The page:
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Wisconsin’s reputation as a leading producer and innovator in the dairy industry does not stop at the borders of the state. Even beyond international boundaries, the word “Wisconsin” is synonymous with “dairy.”

That has been the experience of Kazutoshi Ueno BS’85, founder of eAnimal Company, a Japan-based business specializing in feed products designed to increase the health and performance of cows, pigs, chickens, and even fish. Through eAnimal, Ueno consults with clients across Japan, providing input on farm management and efficiency practices and offering essential nutrients through colostrum-derived products.

Ueno imports the colostrum (the milk that cows produce in the first few days after giving birth) from the U.S., where it is more affordable and available in abundance. The products themselves deliver immune protection to livestock such as cattle, pigs, and chickens. Since calves and piglets are born without immune protections, the products lay a foundation for the long-term health of the animals.

“The most important way to make a livestock business high-performing is to make sure animals are healthy,” says Ueno, who majored in agricultural and applied economics while at CALS. “The animals have to perform for the farmers to stay in business. Ensuring that they are healthy and perform well is my role in this industry.”

A Life Dedicated to Livestock

Ueno’s passion for livestock and agriculture began at an early age. His father made a living importing chickens from Des Moines, Iowa, with Hy-Line International. In fact, he still remembers Americans visiting his father at the chicken house when he was 3 years old.

“Meeting Americans and seeing them visit the farm gave me the image of the U.S. as a wonderful country that had high-performance animals,” Ueno says. “This made me very interested in studying abroad in the U.S.”

Ueno first learned of Madison when reading his junior high English text book. He fondly recalled a passage about two children, Ben and Nancy, living in Madison, Wisconsin, where they skate on the lakes in winter.

“I thought it must be a wonderful place,” Ueno recalls. “I decided to go there so I could meet Ben and Nancy!”

Ueno never did meet them, but he forged valuable relationships with fellow students and built a strong foundation in agriculture and livestock, which he continues to draw upon to serve his clients.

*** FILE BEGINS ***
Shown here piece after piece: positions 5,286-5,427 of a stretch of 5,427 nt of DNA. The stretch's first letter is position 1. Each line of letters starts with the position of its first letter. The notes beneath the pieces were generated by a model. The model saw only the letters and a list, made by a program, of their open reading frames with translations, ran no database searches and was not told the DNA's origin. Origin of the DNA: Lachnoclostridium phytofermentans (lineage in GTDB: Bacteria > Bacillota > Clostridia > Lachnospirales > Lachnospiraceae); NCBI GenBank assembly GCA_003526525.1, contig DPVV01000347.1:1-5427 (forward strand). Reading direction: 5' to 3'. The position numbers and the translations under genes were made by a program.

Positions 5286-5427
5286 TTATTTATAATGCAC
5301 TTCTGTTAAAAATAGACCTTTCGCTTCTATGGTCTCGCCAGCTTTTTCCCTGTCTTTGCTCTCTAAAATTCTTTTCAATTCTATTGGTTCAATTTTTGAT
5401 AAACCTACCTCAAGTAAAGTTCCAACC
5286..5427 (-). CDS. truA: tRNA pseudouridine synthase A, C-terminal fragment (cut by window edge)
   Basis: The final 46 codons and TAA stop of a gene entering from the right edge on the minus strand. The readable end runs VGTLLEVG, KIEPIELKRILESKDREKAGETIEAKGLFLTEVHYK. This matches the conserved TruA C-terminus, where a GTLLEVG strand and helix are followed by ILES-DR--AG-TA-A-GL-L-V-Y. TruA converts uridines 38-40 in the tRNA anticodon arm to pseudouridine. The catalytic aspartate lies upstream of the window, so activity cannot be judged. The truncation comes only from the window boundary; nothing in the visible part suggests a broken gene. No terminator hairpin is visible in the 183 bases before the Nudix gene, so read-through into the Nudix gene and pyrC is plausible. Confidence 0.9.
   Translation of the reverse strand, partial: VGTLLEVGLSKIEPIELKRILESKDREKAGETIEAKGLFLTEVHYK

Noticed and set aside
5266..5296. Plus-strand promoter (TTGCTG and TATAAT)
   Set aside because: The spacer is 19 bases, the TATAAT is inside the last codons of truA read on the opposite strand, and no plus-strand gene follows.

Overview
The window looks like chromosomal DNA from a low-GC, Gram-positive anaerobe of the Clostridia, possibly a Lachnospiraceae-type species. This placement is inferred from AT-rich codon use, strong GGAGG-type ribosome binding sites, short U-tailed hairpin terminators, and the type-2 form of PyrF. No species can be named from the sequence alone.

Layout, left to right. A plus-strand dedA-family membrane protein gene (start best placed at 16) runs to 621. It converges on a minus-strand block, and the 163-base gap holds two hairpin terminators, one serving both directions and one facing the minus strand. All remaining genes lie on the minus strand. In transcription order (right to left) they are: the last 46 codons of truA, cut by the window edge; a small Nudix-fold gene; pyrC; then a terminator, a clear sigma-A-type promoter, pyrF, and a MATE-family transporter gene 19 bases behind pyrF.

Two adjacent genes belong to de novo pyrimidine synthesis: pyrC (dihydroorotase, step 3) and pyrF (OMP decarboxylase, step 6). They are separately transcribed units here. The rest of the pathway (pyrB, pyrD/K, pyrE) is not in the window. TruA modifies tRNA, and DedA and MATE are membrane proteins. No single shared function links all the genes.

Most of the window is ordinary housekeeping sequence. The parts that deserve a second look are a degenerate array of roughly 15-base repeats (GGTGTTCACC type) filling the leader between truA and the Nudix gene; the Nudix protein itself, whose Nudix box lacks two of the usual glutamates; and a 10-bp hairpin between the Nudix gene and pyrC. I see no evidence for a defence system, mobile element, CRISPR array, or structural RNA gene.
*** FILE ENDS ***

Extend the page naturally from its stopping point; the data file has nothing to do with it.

“The fact that I went to the University of Wisconsin–Madison helps my business a lot, especially among dairy farmers,” Ueno says. “For Japanese people, ‘Wisconsin’ creates an image of a dairy state. Many farmers study dairy in Wisconsin as trainees. When I speak with dairy farmers and let them know I went to UW, they immediately think I am a specialist.”

After graduating from UW–Madison in 1985, Ueno returned to Japan and worked for the Ghen Corporation, a major poultry hatchery in Gifu. Ueno’s role was importing seed corn for silage and feed additive for the livestock. In 2007, Ueno founded eAnimal and began importing and selling his own products. Through a lifetime spent in livestock and agriculture, Ueno has gained broad knowledge of farming, which gives him an advantage in the dairy industry.

“There are several commonalities between all different types of animals, whether it is a cow, chicken, pig, or even fish,” Ueno says. “When dairy customers ask questions, I can talk about multiple animals. They value that information.”

Help for Cows at Horai

Horai Dairy, one of Ueno’s clients, draws tourists to the Senbonmatsu farm in Nasushiobara, Tochigi, with its beautiful landscapes, top golf courses, and hot springs. However, the centerpiece of the operation continues to be the farm’s 550 cows, which provide the milk for the company’s famous dairy products.

As Ueno explains it, Horai and other Japanese dairies differ in output from American dairies. Use of hormones is not allowed in Japan, so average annual milk output is 20,000 pounds per cow compared to more than 30,000 pounds in the U.S. But Ueno’s products can help cows make up part of the difference.

“It takes time to increase the milk yield without hormones, but there are certainly ways,” Ueno says.

Alongside the products Ueno provides to keep the herd healthy and productive, Horai manager Makoto Hasegawa and his staff increase yield by maintaining good sanitation techniques and keeping the cows supplied with plenty of good feed and water. The farm also milks only twice per day to minimize stress on the cows.

Proud UW–Madison Alumnus

Since graduating, Ueno has continued to stay connected to the university, serving as secretariat (director) of the Wisconsin Alumni Association Japan Chapter, a role he thrives in through his ability to easily connect with people.

“Meeting with fellow alumni is very interesting because there are many different people to interact with,” Ueno says. “I enjoy connecting with people and meeting new alumni across industries. You can learn from them.”

In addition, the university continues to be a source Ueno utilizes to keep himself abreast of the latest in agriculture and livestock science. One connection Ueno noted was with the late Mark Cook, professor of animal science, who developed a method for using egg yolk antibody proteins to protect animals from disease. Cook’s egg yolk antibodies have since become another product that Ueno offers to clients.

Providing a product with roots in Wisconsin is just one more way that Ueno has become an ambassador for the university’s research, knowledge, and best practices. In addition, Ueno remains a familiar face in Wisconsin and on campus with his return trips for the annual World Dairy Expo and short courses at the UW Center for Dairy Research.

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